Heating the whole cabinet using an electric or gas burner is common in batch models. Employees may control convection and radiant heat sources individually, ensuring uniform cooking on both the interior and the outside. It is possible to design a roasting process depending on the kind of food being roasted.

How to Cook Rotisserie Chicken in Oven?

Traditional techniques were difficult to learn, but using a rotisserie oven is a lot less time-consuming. Using motors in modern rotisserie kitchen small appliances reduces work to skewering the meat and ensuring it cooks for the right time. In addition, it is better to use a rotisserie oven because the fat drains out of the meat as it rotates, reducing cholesterol and fat content without compromising taste or softness.

Cooking vegetables and fish on a rotisserie is an option, but traditionally, this method is reserved for roasting meats on a spit. Meat should be marinated or covered with spices to produce a typical meal of meat. Make sure the meat is evenly distributed on the skewer so that the motor is not overworked. Since poultry is heavier in the neck than in the legs, this solely affects vertical rotisseries.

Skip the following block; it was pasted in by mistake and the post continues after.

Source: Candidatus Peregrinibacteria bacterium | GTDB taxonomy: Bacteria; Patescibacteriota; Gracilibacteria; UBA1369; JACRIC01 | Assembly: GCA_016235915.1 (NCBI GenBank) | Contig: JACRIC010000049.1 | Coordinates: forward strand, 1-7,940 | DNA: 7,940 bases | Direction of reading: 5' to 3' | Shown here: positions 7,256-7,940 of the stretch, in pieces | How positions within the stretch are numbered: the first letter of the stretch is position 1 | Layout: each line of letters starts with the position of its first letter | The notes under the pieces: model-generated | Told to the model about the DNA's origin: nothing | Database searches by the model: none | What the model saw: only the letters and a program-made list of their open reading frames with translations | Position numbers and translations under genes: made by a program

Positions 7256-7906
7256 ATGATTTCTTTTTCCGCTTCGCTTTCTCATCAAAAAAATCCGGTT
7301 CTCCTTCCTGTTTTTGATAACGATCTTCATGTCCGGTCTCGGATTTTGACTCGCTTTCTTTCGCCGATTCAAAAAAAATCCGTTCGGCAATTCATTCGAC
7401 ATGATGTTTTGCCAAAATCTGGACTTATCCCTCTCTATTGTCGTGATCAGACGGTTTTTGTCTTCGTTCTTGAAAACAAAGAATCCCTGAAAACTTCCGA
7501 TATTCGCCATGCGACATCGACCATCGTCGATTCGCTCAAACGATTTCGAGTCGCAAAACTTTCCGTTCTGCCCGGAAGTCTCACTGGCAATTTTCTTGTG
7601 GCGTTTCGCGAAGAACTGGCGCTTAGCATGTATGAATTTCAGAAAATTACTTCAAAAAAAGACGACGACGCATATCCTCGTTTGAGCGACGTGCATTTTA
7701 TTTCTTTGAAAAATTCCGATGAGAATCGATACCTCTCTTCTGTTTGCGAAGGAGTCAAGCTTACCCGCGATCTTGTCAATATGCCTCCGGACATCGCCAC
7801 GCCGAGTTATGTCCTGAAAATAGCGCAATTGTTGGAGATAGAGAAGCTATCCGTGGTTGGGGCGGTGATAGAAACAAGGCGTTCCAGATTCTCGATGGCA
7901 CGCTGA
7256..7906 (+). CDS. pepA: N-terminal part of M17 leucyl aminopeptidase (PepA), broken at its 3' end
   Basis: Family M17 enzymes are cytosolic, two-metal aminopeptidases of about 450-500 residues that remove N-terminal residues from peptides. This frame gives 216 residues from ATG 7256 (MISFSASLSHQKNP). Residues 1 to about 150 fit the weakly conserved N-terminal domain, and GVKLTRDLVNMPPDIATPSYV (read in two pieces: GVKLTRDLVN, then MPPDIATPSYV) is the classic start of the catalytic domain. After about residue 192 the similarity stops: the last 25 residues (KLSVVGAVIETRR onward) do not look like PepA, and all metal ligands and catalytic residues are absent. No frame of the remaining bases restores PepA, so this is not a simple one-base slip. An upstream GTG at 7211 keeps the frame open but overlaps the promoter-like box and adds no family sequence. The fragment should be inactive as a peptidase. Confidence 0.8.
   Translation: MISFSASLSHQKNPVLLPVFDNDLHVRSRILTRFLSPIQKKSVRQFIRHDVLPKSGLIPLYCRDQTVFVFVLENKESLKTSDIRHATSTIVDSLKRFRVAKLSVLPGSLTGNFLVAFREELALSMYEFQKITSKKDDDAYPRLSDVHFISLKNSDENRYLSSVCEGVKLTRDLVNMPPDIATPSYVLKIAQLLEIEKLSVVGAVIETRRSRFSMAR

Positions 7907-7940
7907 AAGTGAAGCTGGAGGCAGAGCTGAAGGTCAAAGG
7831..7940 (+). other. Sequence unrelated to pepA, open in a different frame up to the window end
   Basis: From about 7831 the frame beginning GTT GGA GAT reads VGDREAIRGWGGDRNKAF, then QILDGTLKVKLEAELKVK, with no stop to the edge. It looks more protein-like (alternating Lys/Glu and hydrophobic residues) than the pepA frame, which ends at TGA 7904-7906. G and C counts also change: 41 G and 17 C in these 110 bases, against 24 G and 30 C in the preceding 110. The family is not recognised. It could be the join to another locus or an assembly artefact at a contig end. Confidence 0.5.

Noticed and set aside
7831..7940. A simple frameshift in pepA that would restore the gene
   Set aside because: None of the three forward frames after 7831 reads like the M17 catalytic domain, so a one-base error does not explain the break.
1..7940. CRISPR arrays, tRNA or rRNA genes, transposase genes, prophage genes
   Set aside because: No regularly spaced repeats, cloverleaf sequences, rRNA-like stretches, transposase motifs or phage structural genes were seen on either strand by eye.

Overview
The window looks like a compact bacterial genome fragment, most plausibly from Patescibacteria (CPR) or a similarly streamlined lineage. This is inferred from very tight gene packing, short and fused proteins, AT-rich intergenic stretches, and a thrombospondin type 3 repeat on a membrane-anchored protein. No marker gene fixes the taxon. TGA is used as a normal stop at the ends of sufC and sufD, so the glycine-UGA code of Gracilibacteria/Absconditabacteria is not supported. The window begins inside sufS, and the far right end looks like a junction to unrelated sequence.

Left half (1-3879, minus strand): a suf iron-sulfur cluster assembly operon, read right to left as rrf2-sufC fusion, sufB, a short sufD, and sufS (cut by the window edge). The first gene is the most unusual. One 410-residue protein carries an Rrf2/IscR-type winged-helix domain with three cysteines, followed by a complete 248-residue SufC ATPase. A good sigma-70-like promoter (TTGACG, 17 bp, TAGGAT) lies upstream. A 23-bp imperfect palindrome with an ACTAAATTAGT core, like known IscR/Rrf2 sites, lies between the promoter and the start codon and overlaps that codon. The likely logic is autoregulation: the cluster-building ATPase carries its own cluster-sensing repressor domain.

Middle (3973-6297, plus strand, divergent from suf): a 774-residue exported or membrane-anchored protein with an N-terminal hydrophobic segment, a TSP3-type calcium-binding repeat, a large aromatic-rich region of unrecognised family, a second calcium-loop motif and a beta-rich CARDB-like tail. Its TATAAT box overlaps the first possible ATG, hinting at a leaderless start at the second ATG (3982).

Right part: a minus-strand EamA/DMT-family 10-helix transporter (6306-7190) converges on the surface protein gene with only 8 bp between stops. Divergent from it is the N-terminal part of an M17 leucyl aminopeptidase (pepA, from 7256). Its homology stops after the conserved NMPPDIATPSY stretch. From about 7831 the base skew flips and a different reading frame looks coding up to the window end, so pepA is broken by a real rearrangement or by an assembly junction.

Rotisserie ovens take 15 minutes of cooking time for each pound of meat, so be sure you follow the manufacturer’s instructions. In addition, it is critical to use oven gloves to prevent contacting any glass or other metal since ovens may become quite hot when using an oven. You can prepare excellent cuisine in a rotisserie oven if you follow these instructions.

How to Reheat Rotisserie Chicken in Oven? 

When it comes to reheating huge portions of chicken or a whole bird, the oven is your best choice. What you need to do is follow these steps:

  1. Pre-heat the oven. Remove the chicken from the refrigerator and set the oven temperature to 350°F. While the oven is heating up, let the bird rest at room temperature for a few minutes.
  2. The second step is to add water. Heat the oven according to the manufacturer’s instructions and place the chicken in a baking dish. Make sure the pan has a very thin layer of liquid in it by adding a few spoonfuls of chicken stock or water. Then, cover the pan with a second layer of aluminium foil and secure it in place. Steam from the water will help keep the meat moist.
  3. Repeat step 3 until the food is thoroughly heated. To cook a chicken, put it in the oven and cook it until the internal temperature is 165 degrees Fahrenheit. (The time it takes to reheat chicken can vary based on the kind you’re using.) Remove the chicken from the oven after it’s warmed through and dish it up—it should be juicy and flavorful. However, if you’re looking for crispy skin, you may just broil your piece of chicken for a few minutes before scoffing down on your dinner.